Thanks to the app revolution that has consumed the technology market over the past five years, there are countless business tools aimed at increasing productivity, streamlining processes, and optimizing that all-important bottom line. Although these app-based utilities may appear novel because of their format and packaging, MS Excel has offered many of these functionalities for years now — well before Apple’s historical second coming almost a decade ago.
An Overlooked Tool
Excel is arguably one of the most overlooked and underutilized programs in today’s computing age. This is most likely attributed to users and business professionals’ limited understanding of the product due to inconclusive, fragmented training. Industry leaders in the modern business landscape don’t fall in line with the culture of yesterday’s white-collar, corporate culture. We’re seeing entrepreneurs making their first million before they enjoy their first drink at a bar. There’s a big disconnect developing between the education sector and the modern day CEO, which stems from universities’ insistence on classifying students in such inflexible manners.
College course tracks today are relatively polarized, generalizing that only business administration and closely related areas of study require Excel courses. Many of today’s business leaders ascend from everywhere but a standard collegiate business program. They’re surfacing from trade schools, creative backgrounds, and unconventional education paths. The newest wave of entrepreneurs, referred to as the “Gen Y” class, is challenging traditional education conventions. These young self-starters may know how to code, program, and integrate complex algorithms into downloadable smartphone apps, but it’s very possible they’ve never manipulated a spreadsheet. There are certainly some skillsets acquired in the classroom that prove to be more time-consuming than valuable. Excel is the very last to fall in that category.
Many people are under the false impression that Excel is merely a place to store and sort data. Yes, it is the master of data management and a wizard at tables, graphs, charts, indexing, and analytics, but its grid-based configuration makes it an ideal space for conceiving design projects. The rules of design today rely so heavily on specific space and placement that a grid template is essential. We’ve seen businesses utilizing the program for drafting hardware prototypes, creating leave-behind materials, and designing business cards. Excel also performs great as a word processor and I know many who prefer it over its Microsoft counterpart (MS Word).
Whether you own and operate a local hardware store, a social media network, or a global energy company, Excel can and will benefit your business. That type of versatility in today’s emerging application market is unheard of.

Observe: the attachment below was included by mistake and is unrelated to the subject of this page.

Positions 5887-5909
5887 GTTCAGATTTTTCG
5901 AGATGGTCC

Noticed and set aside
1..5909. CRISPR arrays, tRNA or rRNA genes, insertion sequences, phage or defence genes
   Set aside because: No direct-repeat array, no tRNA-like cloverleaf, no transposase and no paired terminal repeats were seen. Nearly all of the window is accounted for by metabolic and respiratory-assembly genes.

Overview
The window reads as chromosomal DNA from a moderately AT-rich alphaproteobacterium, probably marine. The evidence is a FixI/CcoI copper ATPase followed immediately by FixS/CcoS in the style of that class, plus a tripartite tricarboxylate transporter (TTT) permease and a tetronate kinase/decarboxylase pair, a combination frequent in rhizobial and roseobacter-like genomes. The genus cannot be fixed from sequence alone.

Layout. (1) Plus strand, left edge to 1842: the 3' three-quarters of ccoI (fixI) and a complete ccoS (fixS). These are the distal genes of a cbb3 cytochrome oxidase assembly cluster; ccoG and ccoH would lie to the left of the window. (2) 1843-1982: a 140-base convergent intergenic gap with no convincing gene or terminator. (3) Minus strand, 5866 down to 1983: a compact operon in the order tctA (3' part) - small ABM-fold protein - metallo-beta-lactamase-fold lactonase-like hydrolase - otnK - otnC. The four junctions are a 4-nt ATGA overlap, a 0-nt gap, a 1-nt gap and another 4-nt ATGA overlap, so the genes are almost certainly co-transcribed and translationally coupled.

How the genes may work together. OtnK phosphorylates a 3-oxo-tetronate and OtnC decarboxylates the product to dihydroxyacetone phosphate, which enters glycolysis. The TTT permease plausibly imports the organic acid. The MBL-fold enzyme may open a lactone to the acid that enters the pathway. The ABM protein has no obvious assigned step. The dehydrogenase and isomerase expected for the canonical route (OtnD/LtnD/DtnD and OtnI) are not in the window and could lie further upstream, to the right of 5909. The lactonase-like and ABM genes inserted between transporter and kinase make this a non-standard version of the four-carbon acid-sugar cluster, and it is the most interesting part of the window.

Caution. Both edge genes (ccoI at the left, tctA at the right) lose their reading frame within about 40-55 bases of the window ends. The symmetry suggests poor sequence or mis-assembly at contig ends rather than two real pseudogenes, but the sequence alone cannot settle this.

Standardization = Efficiency
Another key reason to get hyper-acquainted with all Excel has to offer is standardization. As one of major players in the MS Office package, it is designed to interface seamlessly with its peers in the software suite, along with countless applications outside of the Microsoft lineup. From end-to-end estimating and quoting tools to project management and transactional systems, we have built an enormous amount of automated applications for business’ daily workflows. Even our own proprietary systems pull from web applications to Excel and back up to the Web using XML exchanges. In most cases, daily operational work can be done with half as many staff utilizing a correct, streamlined process. Excel’s compatibility translates to efficiency. And there’s nothing a smart business likes better than efficiency.
The pace of the business world today doesn’t leave much time for checking and double-checking. It is also a world where one small error could result in one epic catastrophe. Accuracy is a crucial requirement with businesses of all sizes and specialties. Humans, by nature, make mistakes. Excel, by nature, does not.
While you may be looking for online tools that automate the discovery, storage, and analysis of data, Microsoft Excel has a lot more to offer than billing spreadsheets and projected financial records. If you are thinking long-term, then you should consider the costs of those subscription-based apps and where the service might be in five years. Excel isn’t going anywhere, it’s most likely already a part of your employees’ daily work, and it doesn’t have the limitations found in already customized apps. Increase your productivity and efficiency with the Godfather of business software.